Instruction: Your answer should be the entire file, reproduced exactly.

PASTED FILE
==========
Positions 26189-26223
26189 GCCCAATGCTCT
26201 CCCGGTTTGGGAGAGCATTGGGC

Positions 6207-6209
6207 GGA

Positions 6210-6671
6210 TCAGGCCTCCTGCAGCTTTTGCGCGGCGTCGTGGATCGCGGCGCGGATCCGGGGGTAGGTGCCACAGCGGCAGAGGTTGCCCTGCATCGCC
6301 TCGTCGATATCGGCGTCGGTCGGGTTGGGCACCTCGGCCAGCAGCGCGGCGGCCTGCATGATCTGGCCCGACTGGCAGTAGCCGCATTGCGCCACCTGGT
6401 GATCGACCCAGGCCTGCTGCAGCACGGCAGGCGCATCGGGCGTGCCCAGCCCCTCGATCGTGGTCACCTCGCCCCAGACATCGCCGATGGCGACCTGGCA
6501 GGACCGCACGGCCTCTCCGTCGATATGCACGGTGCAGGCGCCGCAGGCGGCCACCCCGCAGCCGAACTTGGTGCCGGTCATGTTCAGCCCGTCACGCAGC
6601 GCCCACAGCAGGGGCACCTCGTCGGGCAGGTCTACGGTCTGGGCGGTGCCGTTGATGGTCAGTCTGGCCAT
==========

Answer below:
Positions 26189-26223
26189 GCCCAATGCTCT
26201 CCCGGTTTGGGAGAGCATTGGGC

Positions 6207-6209
6207 GGA

Positions 6210-6671
6210 TCAGGCCTCCTGCAGCTTTTGCGCGGCGTCGTGGATCGCGGCGCGGATCCGGGGGTAGGTGCCACAGCGGCAGAGGTTGCCCTGCATCGCC
6301 TCGTCGATATCGGCGTCGGTCGGGTTGGGCACCTCGGCCAGCAGCGCGGCGGCCTGCATGATCTGGCCCGACTGGCAGTAGCCGCATTGCGCCACCTGGT
6401 GATCGACCCAGGCCTGCTGCAGCACGGCAGGCGCATCGGGCGTGCCCAGCCCCTCGATCGTGGTCACCTCGCCCCAGACATCGCCGATGGCGACCTGGCA
6501 GGACCGCACGGCCTCTCCGTCGATATGCACGGTGCAGGCGCCGCAGGCGGCCACCCCGCAGCCGAACTTGGTGCCGGTCATGTTCAGCCCGTCACGCAGC
6601 GCCCACAGCAGGGGCACCTCGTCGGGCAGGTCTACGGTCTGGGCGGTGCCGTTGATGGTCAGTCTGGCCAT